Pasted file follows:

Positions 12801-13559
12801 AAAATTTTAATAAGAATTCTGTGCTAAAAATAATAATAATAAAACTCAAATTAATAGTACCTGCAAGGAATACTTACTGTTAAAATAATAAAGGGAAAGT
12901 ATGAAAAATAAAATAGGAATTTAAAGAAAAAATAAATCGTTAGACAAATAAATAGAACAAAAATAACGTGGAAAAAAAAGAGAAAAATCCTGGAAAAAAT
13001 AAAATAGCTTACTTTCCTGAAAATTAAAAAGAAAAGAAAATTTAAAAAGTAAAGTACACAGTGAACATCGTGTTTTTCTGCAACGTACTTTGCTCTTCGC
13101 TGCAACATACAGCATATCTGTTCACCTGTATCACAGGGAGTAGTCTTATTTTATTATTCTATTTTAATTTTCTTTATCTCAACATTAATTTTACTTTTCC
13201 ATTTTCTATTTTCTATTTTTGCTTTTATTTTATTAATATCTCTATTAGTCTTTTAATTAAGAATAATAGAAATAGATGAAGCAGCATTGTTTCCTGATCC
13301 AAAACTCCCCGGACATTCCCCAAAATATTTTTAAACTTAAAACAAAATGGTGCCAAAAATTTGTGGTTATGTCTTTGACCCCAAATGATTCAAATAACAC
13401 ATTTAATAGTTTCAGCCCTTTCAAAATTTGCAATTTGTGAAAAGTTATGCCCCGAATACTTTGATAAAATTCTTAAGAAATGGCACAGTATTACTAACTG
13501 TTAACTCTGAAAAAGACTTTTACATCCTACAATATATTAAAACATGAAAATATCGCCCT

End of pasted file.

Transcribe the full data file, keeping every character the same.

Positions 12801-13559
12801 AAAATTTTAATAAGAATTCTGTGCTAAAAATAATAATAATAAAACTCAAATTAATAGTACCTGCAAGGAATACTTACTGTTAAAATAATAAAGGGAAAGT
12901 ATGAAAAATAAAATAGGAATTTAAAGAAAAAATAAATCGTTAGACAAATAAATAGAACAAAAATAACGTGGAAAAAAAAGAGAAAAATCCTGGAAAAAAT
13001 AAAATAGCTTACTTTCCTGAAAATTAAAAAGAAAAGAAAATTTAAAAAGTAAAGTACACAGTGAACATCGTGTTTTTCTGCAACGTACTTTGCTCTTCGC
13101 TGCAACATACAGCATATCTGTTCACCTGTATCACAGGGAGTAGTCTTATTTTATTATTCTATTTTAATTTTCTTTATCTCAACATTAATTTTACTTTTCC
13201 ATTTTCTATTTTCTATTTTTGCTTTTATTTTATTAATATCTCTATTAGTCTTTTAATTAAGAATAATAGAAATAGATGAAGCAGCATTGTTTCCTGATCC
13301 AAAACTCCCCGGACATTCCCCAAAATATTTTTAAACTTAAAACAAAATGGTGCCAAAAATTTGTGGTTATGTCTTTGACCCCAAATGATTCAAATAACAC
13401 ATTTAATAGTTTCAGCCCTTTCAAAATTTGCAATTTGTGAAAAGTTATGCCCCGAATACTTTGATAAAATTCTTAAGAAATGGCACAGTATTACTAACTG
13501 TTAACTCTGAAAAAGACTTTTACATCCTACAATATATTAAAACATGAAAATATCGCCCT